This list, of course can be broadened until cows come home but believe me, if you can make an objective analysis of these indicators, you will be ahead of many of your competitors. When I look at these indicators, I see a mixed picture. In my next newsletter, I will get in to a deeper analysis of individual readings, but for now, this much I can say: stretched sentiment, valuations, cash ratios and technical, accompanied by high margin balances, are headwinds for the stock market.
On the other hand, seasonality, mainly post mid-term election period, low interest rates, low volatility, accommodative FED, low inflation rates, relatively calm politics and most importantly a growing economy are tailwinds.
This mixed picture, at least for now, is still in favor of a continuing bull market and a stronger argument for a secular trend. Once again, we can only have definitive answers in hind sight, but a 60/40 chance in favor of a secular trend versus a cyclical term makes more sense to me.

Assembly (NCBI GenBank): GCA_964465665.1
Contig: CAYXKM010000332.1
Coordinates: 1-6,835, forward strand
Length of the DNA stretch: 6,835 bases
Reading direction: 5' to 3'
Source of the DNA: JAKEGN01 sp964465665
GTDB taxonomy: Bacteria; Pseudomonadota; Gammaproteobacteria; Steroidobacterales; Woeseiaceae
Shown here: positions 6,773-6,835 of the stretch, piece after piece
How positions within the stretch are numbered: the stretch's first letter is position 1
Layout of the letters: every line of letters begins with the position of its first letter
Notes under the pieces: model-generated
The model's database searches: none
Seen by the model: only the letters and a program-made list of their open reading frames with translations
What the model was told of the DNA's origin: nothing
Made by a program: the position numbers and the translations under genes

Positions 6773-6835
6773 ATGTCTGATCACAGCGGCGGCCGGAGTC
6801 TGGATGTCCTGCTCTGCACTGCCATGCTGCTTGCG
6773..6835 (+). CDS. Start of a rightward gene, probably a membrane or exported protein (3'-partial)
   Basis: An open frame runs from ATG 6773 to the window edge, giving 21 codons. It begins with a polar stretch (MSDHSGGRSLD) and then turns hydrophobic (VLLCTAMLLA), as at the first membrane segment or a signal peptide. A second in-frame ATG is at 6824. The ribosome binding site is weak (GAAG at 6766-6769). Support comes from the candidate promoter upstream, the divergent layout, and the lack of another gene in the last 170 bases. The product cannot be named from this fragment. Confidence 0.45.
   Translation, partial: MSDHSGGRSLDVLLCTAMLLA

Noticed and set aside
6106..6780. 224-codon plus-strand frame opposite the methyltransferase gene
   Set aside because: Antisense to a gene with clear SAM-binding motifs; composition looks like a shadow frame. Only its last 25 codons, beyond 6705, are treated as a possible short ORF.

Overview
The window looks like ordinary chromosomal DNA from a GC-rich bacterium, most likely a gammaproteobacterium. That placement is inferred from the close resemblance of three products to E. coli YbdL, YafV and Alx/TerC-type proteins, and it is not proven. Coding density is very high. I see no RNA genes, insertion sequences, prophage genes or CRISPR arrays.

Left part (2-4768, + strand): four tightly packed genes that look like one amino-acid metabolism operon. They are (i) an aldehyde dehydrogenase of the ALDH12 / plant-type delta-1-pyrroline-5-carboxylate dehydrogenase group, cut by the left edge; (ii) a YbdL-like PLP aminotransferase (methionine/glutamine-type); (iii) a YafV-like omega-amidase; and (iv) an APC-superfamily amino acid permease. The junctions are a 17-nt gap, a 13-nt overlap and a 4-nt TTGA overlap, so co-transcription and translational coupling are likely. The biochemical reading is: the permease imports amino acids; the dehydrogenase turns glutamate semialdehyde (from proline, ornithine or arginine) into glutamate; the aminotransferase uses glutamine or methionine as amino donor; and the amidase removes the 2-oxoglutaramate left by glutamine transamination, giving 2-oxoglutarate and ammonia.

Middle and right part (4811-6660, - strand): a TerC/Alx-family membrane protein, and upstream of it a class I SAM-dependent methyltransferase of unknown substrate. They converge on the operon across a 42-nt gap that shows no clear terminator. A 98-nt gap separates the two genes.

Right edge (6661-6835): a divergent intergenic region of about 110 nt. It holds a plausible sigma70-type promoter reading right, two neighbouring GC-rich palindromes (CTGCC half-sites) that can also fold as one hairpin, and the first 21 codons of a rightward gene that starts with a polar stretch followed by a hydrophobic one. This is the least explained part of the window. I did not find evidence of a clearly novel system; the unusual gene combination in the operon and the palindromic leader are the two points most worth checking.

Disclosure The strategies discussed are strictly for illustrative and educational purposes and should not be construed as a recommendation to purchase or sell, or an offer to sell or a solicitation of an offer to buy any security. There is no guarantee that any strategies discussed will be effective. The information provided is not intended to be a complete analysis of every material fact respecting any strategy. The examples presented do not take into consideration commissions, tax implications, or other transactions costs, which may significantly affect the economic consequences of a given strategy.
The information provided is not intended to be a tax advice. Investors should be urged to consult their tax professional or financial advisers for more information regarding their specific tax situations.
In my next newsletter, I will elaborate more on this topic with more details on the above indicators.